Part 4 – in addition to outlining the cultural riches Europe gained from the Crusades, Part 4 also explores how Europe’s medieval colonization of the Middle East laid the groundwork for the eventual European colonization of North Africa and the Middle East (in 1917), with the formation of the state of Israel in 1948 representing a major milestone in this re-colonization.
*Levantine – a term describing a region on theeasterncoast of theMediterraneanSeanorth of theArabianPeninsulaandsouth of Turkey,usuallyincludingthearea of Israel,Jordan,Lebanon,Palestine,andSyria.
Africa is a 1984 documentary exploring the great civilizations of Africa. In it, late historian Basil Davidson demolishes the myths Europeans concocted about Africa to justify the 400 year slave trade – these myths concerning a continent of subhuman savages persist to the present day. Davidson reviews archeological evidence, ancient African and Europeans artwork and historical records and contemporary tribal traditions that survive from past civilizations.
The documentary is divided into 8 episodes of approximately 25 minutes each.
Episode 1 Different But Equal – studies the depiction of blacks in medieval and renaissance European paintings to show how the concept of race was created in the 16th century to justify the immensely profitable enslavement of human paintings. He starts with an examination of cave paintings that point to a highly advanced Saharan civilization prior to the Sahara’s desertification (around 7,000–8,000 years ago and the prominence of black-skinned the 3,000-year civilization Egypt enjoyed under the pharaohs.
Episode 2 Mastering a Continent – focuses on Kushites and the great Nubian civilization to the south of Egypt. The latter converted to Christianity and persisted until the 11th century when it was destroyed (by Saracens) during the Crusades.
Episode 3 Caravans of Gold – discusses the vast commercial trade network (extending as far as India) centered in Timbuktu (Mali) and the Ashanti civilization (in modern day Ghana). In the 14th century, Mali converted to Islam. Under the guidance of Muslim scholars, Timbuktu became a global center of Islamic scholarship in law, literature and science.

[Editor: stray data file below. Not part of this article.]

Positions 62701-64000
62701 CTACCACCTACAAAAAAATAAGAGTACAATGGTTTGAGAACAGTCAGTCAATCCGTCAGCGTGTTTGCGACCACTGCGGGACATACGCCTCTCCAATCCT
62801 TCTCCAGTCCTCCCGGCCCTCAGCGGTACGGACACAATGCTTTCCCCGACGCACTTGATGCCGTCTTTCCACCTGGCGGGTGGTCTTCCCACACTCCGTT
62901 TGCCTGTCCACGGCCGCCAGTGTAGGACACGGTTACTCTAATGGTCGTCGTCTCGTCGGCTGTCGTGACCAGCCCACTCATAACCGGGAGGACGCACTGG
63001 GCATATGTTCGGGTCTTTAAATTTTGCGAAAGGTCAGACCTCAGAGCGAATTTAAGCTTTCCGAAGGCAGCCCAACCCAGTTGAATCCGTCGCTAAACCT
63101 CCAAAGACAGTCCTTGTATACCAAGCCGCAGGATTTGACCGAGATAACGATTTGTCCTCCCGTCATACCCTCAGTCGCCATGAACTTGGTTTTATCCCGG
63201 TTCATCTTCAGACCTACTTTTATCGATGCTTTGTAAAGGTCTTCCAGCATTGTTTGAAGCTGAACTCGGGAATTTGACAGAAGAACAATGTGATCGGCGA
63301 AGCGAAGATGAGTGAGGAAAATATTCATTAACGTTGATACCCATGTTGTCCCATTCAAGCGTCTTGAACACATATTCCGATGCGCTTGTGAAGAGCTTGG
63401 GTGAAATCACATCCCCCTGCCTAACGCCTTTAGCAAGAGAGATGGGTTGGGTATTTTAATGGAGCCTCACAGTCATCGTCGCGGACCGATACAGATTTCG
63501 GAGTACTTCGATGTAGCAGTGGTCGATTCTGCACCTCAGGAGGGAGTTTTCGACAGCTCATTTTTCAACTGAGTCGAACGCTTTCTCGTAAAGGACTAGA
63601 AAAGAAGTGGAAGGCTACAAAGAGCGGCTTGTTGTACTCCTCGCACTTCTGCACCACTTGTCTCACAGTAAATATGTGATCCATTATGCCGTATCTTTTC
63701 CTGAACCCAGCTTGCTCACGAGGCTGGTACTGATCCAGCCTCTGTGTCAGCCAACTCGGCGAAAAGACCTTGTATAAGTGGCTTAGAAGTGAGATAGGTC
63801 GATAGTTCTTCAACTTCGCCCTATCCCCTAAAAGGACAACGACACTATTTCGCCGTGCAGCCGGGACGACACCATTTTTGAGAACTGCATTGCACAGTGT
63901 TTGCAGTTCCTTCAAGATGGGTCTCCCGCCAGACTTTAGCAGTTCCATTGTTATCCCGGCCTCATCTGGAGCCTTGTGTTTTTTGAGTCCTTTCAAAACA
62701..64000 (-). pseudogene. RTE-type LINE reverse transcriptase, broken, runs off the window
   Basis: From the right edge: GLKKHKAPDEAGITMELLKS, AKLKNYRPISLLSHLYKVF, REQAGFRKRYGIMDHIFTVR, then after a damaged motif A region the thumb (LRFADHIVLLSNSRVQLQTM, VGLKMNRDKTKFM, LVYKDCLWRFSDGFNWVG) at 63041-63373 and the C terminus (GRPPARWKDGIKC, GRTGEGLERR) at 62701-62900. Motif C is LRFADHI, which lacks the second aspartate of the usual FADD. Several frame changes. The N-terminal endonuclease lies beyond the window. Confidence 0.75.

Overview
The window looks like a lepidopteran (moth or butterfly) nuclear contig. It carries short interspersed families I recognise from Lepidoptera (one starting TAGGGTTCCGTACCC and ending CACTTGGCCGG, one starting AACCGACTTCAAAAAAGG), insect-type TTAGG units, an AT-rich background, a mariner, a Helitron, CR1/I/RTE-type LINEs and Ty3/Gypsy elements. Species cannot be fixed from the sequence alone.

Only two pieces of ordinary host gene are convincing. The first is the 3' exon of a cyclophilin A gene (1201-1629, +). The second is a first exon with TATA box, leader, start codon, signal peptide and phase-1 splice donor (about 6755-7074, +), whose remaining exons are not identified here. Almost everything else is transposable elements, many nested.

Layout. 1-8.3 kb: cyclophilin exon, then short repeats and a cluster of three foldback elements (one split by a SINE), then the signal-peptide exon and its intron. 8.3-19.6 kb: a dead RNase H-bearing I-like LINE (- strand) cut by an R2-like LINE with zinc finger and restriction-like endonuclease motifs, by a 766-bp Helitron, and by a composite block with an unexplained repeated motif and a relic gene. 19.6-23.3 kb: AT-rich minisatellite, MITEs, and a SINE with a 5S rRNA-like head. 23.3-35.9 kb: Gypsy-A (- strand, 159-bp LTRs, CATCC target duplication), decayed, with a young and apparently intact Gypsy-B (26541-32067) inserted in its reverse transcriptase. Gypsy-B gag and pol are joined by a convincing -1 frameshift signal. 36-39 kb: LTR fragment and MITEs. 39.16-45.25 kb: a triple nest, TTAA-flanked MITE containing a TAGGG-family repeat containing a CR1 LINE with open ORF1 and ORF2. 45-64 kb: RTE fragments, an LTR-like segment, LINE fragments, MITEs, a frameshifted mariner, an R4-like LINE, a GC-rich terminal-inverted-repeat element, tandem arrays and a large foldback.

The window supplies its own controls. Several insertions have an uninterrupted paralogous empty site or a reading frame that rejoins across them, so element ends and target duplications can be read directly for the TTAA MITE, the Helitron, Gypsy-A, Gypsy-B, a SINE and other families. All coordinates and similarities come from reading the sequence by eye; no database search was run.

Episode 4 The King and the City Within – describes the civilizations of Huaser, Benin and Ethe in modern day Nigeria.
Episode 5 The Bible and the Gun – covers the arrival of the Europeans and the devastating of slavery on long established African civilizations. Over 400 years, the African continent lost approximately 15 million skilled craftsmen and farmers. As the slave trade declined in the 18th and 19th century, Europeans opened up Africa’s interior in order to exploit its rich natural resources. As in Latin American and Asia, Christian missionaries played a fundamental role in this process.
Episode 6 The Magnificent African Cake – gives an overview of the extensive European military campaigns that flattened African resistance to colonization. By 1914, Liberia and Ethiopia were the only two countries not under European military control.
Episode 7 The Rise of Nationalism – relates how forced conscription in World War I and World War II radically changed Africans’ view of Europeans and fueled demands for independence. The Gold Coast (later renamed Ghana by President Dr Kwame Nkrumah) would launch the first independence struggle in 1945. Davidson contrasts this with the more bloody independence struggles in Kenya, Algeria and other countries with substantial(European) settler populations.
Episode 8 Legacy – explores how the adoption of European-style Parliamentary systems proved disastrous for many African countries. Davidson blames this on the fact that Parliamentary government is based on a well established class divisions. It worked poorly in Africa owing to the continent’s historic tendency towards egalitarianism.